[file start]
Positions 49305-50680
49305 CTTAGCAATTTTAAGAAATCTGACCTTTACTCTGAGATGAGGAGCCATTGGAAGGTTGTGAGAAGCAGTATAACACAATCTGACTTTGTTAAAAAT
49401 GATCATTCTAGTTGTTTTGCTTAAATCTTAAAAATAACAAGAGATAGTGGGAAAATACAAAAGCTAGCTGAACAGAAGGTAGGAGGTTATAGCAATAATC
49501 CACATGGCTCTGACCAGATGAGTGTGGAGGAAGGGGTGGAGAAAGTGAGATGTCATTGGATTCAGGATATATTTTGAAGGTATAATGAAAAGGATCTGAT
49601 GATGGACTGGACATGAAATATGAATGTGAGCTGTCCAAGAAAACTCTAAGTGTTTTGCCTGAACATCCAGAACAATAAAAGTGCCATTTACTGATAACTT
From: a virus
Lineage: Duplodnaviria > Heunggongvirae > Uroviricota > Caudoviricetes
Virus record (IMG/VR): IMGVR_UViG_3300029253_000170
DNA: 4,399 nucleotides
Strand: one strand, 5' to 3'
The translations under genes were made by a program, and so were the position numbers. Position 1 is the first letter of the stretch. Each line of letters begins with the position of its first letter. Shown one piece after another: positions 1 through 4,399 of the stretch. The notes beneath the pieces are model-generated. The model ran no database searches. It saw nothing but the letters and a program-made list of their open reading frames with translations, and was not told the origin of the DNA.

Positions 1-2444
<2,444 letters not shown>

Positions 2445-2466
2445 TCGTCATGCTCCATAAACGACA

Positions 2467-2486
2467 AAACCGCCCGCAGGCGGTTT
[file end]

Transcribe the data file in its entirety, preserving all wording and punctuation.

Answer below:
Positions 49305-50680
49305 CTTAGCAATTTTAAGAAATCTGACCTTTACTCTGAGATGAGGAGCCATTGGAAGGTTGTGAGAAGCAGTATAACACAATCTGACTTTGTTAAAAAT
49401 GATCATTCTAGTTGTTTTGCTTAAATCTTAAAAATAACAAGAGATAGTGGGAAAATACAAAAGCTAGCTGAACAGAAGGTAGGAGGTTATAGCAATAATC
49501 CACATGGCTCTGACCAGATGAGTGTGGAGGAAGGGGTGGAGAAAGTGAGATGTCATTGGATTCAGGATATATTTTGAAGGTATAATGAAAAGGATCTGAT
49601 GATGGACTGGACATGAAATATGAATGTGAGCTGTCCAAGAAAACTCTAAGTGTTTTGCCTGAACATCCAGAACAATAAAAGTGCCATTTACTGATAACTT
From: a virus
Lineage: Duplodnaviria > Heunggongvirae > Uroviricota > Caudoviricetes
Virus record (IMG/VR): IMGVR_UViG_3300029253_000170
DNA: 4,399 nucleotides
Strand: one strand, 5' to 3'
The translations under genes were made by a program, and so were the position numbers. Position 1 is the first letter of the stretch. Each line of letters begins with the position of its first letter. Shown one piece after another: positions 1 through 4,399 of the stretch. The notes beneath the pieces are model-generated. The model ran no database searches. It saw nothing but the letters and a program-made list of their open reading frames with translations, and was not told the origin of the DNA.

Positions 1-2444
<2,444 letters not shown>

Positions 2445-2466
2445 TCGTCATGCTCCATAAACGACA

Positions 2467-2486
2467 AAACCGCCCGCAGGCGGTTT